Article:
It’s the sort of work that the US mil­i­tary has been fund­ing for years, most famous­ly via the open-source indi­ca­tors [26] pro­gram, an Intel­li­gence Advanced Research Projects Activ­ity (IARPA) pro­gram that looked at Twit­ter to pre­dict social unrest.

If the idea of the gov­ern­ment mon­i­tor­ing and even manip­u­lat­ing you on Face­book gives you a cold, creep­ing feel­ing, the bad news is that you can expect the intel­li­gence com­mu­nity to spend a great deal more time and mon­ey research­ing sen­ti­ment and rela­tion­ships via social net­works like Face­book. In fact, defense con­trac­tors and high-lev­el USin­tel­li­gence offi­cials say that social net­work data has become one of the most impor­tant tools they use in the col­lect­ing intel­li­gence.

Defense One recent­ly caught up with Lt. Gen. Michael Fly­nn, the direc­tor of the Defense Intel­li­gence Agency who said the US mil­i­tary has “com­pletely revamped” the way it col­lects intel­li­gence around the exis­tence of large, open­ly avail­able data sources and espe­cially social media like Face­book. “The infor­ma­tion that we’re able to extract form social media—it’s giv­ing us insights that frankly we nev­er had before,” he said.

In oth­er words, the head of one of the biggest US mil­i­tary intel­li­gence agen­cies needs you on Face­book.

“Just over a decade ago, when I was a senior intel­li­gence offi­cer, I spent most of my time in the world of ‘ints’—signals intel­li­gence imagery, human intelligence—and used just a lit­tle bit of open-source infor­ma­tion to enrich the assess­ments that we made. Fast for­ward to 2014 and the explo­sion of the infor­ma­tion envi­ron­ment in just the last few years alone. Open-source now is a place I spend most of my time. The open world of infor­ma­tion pro­vides us most of what we need and the ‘ints’ of old, they enrich the assess­ments that we’re able to make from open-source infor­ma­tion.”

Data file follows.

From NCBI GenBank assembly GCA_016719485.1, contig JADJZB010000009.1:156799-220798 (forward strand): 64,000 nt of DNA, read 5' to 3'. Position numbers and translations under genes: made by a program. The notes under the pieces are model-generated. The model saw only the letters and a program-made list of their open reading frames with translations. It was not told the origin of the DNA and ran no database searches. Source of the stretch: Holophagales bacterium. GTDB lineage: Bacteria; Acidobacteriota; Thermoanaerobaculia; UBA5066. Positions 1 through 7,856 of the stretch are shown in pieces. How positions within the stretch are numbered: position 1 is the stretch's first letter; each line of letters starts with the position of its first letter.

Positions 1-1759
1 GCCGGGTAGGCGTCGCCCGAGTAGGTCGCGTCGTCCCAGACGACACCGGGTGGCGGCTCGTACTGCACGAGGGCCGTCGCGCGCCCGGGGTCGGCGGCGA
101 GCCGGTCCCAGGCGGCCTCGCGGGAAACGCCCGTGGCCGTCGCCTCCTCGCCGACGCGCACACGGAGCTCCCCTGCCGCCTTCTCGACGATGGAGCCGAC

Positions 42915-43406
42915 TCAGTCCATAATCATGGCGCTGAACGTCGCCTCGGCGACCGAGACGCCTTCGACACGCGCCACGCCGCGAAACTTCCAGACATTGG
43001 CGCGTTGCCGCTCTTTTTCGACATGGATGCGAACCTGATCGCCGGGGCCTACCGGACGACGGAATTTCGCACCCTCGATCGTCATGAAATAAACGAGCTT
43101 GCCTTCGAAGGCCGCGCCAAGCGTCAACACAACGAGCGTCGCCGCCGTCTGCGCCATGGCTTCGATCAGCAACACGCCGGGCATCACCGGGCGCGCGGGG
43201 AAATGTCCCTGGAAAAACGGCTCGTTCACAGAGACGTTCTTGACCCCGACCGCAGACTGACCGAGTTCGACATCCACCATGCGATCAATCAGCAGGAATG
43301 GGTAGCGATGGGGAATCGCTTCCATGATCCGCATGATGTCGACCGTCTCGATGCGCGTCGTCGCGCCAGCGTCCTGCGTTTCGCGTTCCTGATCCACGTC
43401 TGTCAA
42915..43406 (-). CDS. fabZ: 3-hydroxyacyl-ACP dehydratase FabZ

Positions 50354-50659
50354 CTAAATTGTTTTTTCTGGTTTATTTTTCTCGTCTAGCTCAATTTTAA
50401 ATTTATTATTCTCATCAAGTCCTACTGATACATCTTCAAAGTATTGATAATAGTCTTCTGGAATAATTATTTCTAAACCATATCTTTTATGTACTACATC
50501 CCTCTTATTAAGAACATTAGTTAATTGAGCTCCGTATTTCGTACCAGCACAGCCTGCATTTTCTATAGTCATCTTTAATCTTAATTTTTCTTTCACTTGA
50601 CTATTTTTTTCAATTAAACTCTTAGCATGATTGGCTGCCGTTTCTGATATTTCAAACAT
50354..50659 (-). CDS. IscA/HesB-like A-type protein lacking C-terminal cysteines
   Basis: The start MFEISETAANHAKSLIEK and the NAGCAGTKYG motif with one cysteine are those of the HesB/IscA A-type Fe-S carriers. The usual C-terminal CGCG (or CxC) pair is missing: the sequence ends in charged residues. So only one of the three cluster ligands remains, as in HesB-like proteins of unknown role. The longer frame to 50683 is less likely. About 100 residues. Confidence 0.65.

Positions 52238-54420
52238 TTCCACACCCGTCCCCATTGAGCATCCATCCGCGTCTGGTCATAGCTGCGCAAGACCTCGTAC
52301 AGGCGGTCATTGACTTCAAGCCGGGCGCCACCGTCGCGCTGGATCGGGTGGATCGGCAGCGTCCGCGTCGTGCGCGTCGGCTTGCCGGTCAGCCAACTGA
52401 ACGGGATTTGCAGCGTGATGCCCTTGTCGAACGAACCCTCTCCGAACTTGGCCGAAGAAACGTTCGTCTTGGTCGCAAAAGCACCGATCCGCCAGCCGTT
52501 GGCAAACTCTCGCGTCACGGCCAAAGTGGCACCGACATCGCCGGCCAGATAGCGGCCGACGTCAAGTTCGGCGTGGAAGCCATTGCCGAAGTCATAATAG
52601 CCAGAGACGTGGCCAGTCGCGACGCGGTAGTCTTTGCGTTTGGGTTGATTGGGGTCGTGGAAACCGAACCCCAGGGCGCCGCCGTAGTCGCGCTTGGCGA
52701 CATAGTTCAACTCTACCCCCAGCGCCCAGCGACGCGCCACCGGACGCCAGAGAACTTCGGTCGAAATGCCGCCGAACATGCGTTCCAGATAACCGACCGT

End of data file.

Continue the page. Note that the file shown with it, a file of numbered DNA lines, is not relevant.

Open-source intel­li­gence can take a vari­ety of forms, but among the most volu­mi­nous, per­sonal and use­ful is Face­book and Twit­ter data. The avail­abil­ity of that sort of infor­ma­tion is chang­ing the way that DIA trains intel­li­gence oper­a­tives. Long gone are the spooks of old who would fish through trash for clues on tar­gets. Here to stay are the eyes look­ing through your vaca­tion pic­tures.

“We train them dif­fer­ently even than we did a year ago because of the types of tools we have. There are adjust­ments to the trade craft, and that’s due to the amount of infor­ma­tion we can now get our hands on,” Fly­nn said.

The growth of social media has not just changed day-to-day life at agen­cies like DIA, it’s also giv­en rise to a mini gold rush in defense con­tract­ing. The mil­i­tary will be spend­ing an increas­ing amount of the $50 bil­lion intel­li­gence bud­get on pri­vate con­trac­tors to per­form open-source intel­li­gence gath­er­ing and analy­sis, accord­ing to Fly­nn. That’s evi­denced by the rise in com­pa­nies eager to pro­vide those ser­vices.